That the Financial Times would take Biletsky at his word on the issue of Azov’s Nazi-free character, a man who once declared that the National Corps would “lead the white races of the world in a final crusade…against Semite-led Untermenschen [subhumans]” (Guardian, 3/13/18), is a prime example of how Western media have engaged in information war at the expense of their most basic journalistic duties and ethics.

Azov has opened its ranks to a flood of volunteers, the Financial Times continued, diluting its connection to Ukraine’s far-right movement, a movement that has “never proved popular at the ballot box” anyways. BBC (3/26/22) also cited electoral marginalization in its dismissal of claims about Ukraine’s far right as “a mix of falsehoods and distortions.” Putin’s distortions require debunking, but neither outlet acknowledged that these groups’ outsized influence comes more from their capacity for political violence than from their electoral participation (Hromadske, 10/13/16; Responsible Statecraft, 3/25/22).

London Times (3/30/22): You’d have to live in a “warped, strange world” to think that these gentlemen wearing SS-derived shoulder patches were Nazis.

In the London Times piece, Azov commander Yevgenii Vradnik dismissed the neo-Nazi characterization as Russian disinformation: “Perhaps [Putin] really believes it,” as he “lives in a strange, warped world. We are patriots but we are not Nazis.” Sure, the article reports, “Azov has its fair share of football hooligans and ultranationalists,” but it also includes “scholars like Zaikovsky, who worked as a translator and book editor.”

To support such “patriots,” the West should fulfill their “urgent plea” for more weapons. “To retake our regions, we need vehicle-mounted anti-aircraft weapons from NATO,” Vradnik said. Thus Western media use the “Russian disinformation” label to not only downplay the threat of Ukraine’s far right, but even to encourage the West to arm them.

Responsible Statecraft (3/25/22) pushed back on the media’s dismissiveness, warning that “Russian propaganda has colossally exaggerated the contemporary strength of Ukrainian extreme nationalist groups,” but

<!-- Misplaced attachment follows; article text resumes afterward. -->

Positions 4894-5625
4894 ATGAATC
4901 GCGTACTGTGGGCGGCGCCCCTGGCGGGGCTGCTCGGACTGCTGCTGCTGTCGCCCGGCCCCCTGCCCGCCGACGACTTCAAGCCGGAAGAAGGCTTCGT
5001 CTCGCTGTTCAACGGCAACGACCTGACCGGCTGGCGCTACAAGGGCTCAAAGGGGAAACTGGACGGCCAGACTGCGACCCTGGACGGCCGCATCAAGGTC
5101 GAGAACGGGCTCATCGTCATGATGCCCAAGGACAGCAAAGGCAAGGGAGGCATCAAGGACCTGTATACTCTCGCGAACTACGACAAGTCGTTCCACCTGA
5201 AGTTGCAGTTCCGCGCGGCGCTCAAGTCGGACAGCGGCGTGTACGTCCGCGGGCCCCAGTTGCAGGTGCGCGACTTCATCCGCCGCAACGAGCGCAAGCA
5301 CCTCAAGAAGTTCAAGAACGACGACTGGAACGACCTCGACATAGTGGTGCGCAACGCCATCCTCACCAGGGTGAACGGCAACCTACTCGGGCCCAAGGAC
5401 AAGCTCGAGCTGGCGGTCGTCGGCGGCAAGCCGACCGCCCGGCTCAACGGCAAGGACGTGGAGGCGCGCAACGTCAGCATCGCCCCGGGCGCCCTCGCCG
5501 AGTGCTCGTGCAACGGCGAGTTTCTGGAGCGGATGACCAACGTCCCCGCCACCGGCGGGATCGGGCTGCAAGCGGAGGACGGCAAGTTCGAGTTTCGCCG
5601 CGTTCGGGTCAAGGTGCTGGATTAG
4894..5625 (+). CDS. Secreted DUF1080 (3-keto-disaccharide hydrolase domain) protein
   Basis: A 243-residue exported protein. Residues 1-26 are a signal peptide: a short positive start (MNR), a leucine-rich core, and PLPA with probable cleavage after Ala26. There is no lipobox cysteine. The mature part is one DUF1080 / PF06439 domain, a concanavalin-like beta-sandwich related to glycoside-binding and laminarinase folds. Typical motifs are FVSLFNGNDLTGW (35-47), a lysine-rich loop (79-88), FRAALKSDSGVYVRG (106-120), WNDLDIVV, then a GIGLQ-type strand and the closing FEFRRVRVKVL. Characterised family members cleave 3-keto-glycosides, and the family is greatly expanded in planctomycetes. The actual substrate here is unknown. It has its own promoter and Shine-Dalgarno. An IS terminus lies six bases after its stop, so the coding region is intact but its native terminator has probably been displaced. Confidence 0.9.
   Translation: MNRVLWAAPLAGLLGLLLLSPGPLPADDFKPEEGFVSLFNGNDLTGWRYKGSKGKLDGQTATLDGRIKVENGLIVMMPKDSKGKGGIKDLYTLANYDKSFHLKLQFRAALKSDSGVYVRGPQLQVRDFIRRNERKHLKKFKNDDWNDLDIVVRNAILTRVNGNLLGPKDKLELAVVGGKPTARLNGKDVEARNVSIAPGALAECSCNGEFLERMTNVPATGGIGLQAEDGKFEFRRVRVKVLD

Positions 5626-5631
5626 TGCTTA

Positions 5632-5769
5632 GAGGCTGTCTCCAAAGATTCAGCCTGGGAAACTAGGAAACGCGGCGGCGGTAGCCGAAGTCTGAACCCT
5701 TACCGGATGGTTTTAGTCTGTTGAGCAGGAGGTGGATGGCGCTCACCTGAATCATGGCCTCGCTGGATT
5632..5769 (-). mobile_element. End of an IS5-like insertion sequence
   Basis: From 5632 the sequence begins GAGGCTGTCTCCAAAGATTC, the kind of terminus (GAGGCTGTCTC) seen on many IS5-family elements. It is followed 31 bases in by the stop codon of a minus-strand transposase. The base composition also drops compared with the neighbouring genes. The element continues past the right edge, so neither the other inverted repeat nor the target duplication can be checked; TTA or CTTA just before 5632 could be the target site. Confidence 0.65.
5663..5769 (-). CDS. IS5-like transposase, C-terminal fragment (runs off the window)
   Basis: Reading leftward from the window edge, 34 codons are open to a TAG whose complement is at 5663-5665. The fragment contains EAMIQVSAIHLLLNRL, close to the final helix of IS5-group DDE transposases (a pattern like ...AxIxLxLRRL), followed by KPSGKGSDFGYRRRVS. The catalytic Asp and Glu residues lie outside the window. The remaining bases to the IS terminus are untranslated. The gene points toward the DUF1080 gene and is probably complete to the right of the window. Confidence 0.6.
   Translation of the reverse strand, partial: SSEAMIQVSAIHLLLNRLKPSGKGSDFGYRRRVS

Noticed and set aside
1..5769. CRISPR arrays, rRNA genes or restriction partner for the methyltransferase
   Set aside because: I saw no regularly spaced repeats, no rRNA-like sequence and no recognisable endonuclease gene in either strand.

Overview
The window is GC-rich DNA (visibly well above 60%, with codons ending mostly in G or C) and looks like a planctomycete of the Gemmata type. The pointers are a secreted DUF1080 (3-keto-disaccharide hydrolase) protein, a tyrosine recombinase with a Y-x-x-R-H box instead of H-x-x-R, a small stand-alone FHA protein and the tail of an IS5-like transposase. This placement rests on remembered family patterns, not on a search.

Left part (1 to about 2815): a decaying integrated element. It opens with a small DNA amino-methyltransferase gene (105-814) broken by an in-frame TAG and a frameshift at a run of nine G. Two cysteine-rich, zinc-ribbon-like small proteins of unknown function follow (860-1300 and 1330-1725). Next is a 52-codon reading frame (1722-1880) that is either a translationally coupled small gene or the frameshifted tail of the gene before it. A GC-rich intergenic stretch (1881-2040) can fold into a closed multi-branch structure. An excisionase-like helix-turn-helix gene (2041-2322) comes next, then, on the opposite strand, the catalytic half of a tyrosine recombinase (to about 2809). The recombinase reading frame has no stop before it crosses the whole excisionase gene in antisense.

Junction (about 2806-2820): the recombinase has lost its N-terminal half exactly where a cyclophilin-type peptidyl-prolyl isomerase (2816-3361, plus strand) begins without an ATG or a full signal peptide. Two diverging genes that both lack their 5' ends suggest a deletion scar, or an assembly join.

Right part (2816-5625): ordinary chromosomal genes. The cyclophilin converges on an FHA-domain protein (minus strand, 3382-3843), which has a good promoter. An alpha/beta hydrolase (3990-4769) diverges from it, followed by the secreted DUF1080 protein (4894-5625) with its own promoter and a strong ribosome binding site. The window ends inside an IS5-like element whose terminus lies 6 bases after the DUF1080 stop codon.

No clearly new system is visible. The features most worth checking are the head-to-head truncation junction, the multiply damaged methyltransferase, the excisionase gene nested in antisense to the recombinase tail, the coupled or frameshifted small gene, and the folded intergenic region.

because these groups have been integrated into the Ukrainian National Guard yet retain their autonomous identities and command structures, over the course of an extended war they could amass a formidable fifth column that would radicalize Ukraine’s postwar political dynamic.

To ignore the fact that prolonged military aid could reshape Ukraine’s politics in favor of neo-Nazi groups prevents an understanding of the threats posed to Ukrainian democracy and civil society.

Shielding NATO from blame

Ilya Yaboklov (New York Times, 4/25/22): “NATO is the subject of some of the regime’s most persistent conspiracy theories, which see the organization’s hand behind popular uprisings around the world.”

Much like with the Maidan coup, the corporate media’s insistence on viewing Russian aggression as unconnected to US imperial expansion has led it to cast any blame placed on NATO policy as Russian disinformation.

In “The Five Conspiracy Theories That Putin Has Weaponized,” New York Times (4/25/22), historian and author Ilya Yaboklov listed the Kremlin’s most prominent “disinformation” narratives. High on his list was the idea that “NATO has turned Ukraine into a military camp.”

Without mentioning that NATO, a remnant of the Cold War, is explicitly hostile to Russia, the Times piece portrayed Putin’s disdain for NATO as a paranoia that is convenient for Russian propaganda:

NATO is Mr. Putin’s worst nightmare: Its military operations in Serbia, Iraq and Libya have planted the fear that Russia will be the military alliance’s next target. It’s also a convenient boogeyman that animates the anti-Western element of Mr. Putin’s electorate. In his rhetoric, NATO is synonymous with the United States, the military hand of “the collective West” that will suffocate Russia whenever it becomes weak.